The average global indirect tax rate increased from 15.1 percent in 2009 to 15.61 percent in 2010. Meanwhile, the average global corporate tax decreased over the same time period, from 25.44 percent to 24.99 percent.
Indirect taxes are usually levied on goods and services instead of corporations or individuals, and are ultimately paid by consumers in the form of higher prices.
The report states that countries with established value-added tax (VATs) or Goods and Services Tax (GST) systems such as the U.K., Spain, Greece, Finland, Poland, Romania, New Zealand and Portugal have already confirmed plans or have begun to increase indirect tax rates. China and India have also made significant progress toward implementing national VAT/GST systems.
Not mentioned in the report are efforts underway in the U.S. to create a consumption tax, perhaps a VAT, that would be added to the current tax system to help the country get out of debt.
"It seems clear that governments worldwide plan to use indirect taxes as one route to help create a more stable tax base and raise revenue to fund stimulus packages or tackle government debt," said Rodney Lawrence, principal-in-charge of KMPG's International Corporate Services practice.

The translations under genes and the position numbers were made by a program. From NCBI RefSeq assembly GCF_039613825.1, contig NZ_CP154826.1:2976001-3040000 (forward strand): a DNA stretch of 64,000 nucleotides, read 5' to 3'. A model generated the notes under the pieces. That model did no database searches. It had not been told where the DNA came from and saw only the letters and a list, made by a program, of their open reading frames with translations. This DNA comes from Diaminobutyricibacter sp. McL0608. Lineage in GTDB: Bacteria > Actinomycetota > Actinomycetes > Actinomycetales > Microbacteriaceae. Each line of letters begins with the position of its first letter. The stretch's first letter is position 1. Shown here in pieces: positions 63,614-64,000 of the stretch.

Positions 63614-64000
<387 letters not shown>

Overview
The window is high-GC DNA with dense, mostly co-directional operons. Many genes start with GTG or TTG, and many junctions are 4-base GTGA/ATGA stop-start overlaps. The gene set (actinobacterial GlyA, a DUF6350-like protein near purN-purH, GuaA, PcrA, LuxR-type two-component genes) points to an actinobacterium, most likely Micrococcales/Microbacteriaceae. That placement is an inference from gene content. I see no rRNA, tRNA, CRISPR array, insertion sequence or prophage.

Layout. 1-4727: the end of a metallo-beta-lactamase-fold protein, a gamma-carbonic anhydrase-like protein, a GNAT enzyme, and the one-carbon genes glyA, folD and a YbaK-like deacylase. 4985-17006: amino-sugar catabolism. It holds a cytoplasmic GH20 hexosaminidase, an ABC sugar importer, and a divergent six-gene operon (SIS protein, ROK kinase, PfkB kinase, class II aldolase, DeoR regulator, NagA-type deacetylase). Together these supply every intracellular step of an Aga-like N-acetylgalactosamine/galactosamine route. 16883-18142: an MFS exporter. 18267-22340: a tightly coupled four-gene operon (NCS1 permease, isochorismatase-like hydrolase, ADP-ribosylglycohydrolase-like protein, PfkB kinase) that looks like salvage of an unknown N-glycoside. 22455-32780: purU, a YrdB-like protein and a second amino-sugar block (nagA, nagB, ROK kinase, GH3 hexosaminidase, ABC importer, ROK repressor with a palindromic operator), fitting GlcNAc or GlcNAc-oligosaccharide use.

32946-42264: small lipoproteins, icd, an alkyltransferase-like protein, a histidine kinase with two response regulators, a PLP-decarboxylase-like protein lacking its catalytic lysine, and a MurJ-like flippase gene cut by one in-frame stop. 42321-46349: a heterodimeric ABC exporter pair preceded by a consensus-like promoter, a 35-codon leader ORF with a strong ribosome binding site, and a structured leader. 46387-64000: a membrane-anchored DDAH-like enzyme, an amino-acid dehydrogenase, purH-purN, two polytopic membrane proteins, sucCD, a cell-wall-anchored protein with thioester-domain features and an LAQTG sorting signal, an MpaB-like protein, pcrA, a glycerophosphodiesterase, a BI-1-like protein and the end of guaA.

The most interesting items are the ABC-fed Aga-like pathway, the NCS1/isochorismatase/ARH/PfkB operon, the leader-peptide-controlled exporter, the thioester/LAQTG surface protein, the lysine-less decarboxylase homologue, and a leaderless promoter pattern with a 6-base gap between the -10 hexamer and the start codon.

As indirect taxes increase, corporate tax rates fall, the report found, with Latin America and Mexico being an exception to that rule.
"Many countries are lowering their corporate tax rates to position themselves as competitive places to do business in the global marketplace," Lawrence said.
Congress is also looking at lowering the corporate tax rate to entice companies to the U.S. But what businesses are willing to give up to get that lower rate is an open question. In some cases, tax preferences might be more valuable to a company than a lower rate.
The financial crisis in Europe might also make some countries rethink reducing their rates. Ireland, for instance, the one-time poster child for bringing economic growth to its shore by lowering its corporate rate, is now thinking of raising it to stave off financial calamity.
A copy of the report can be found at www.us.kpmg.com.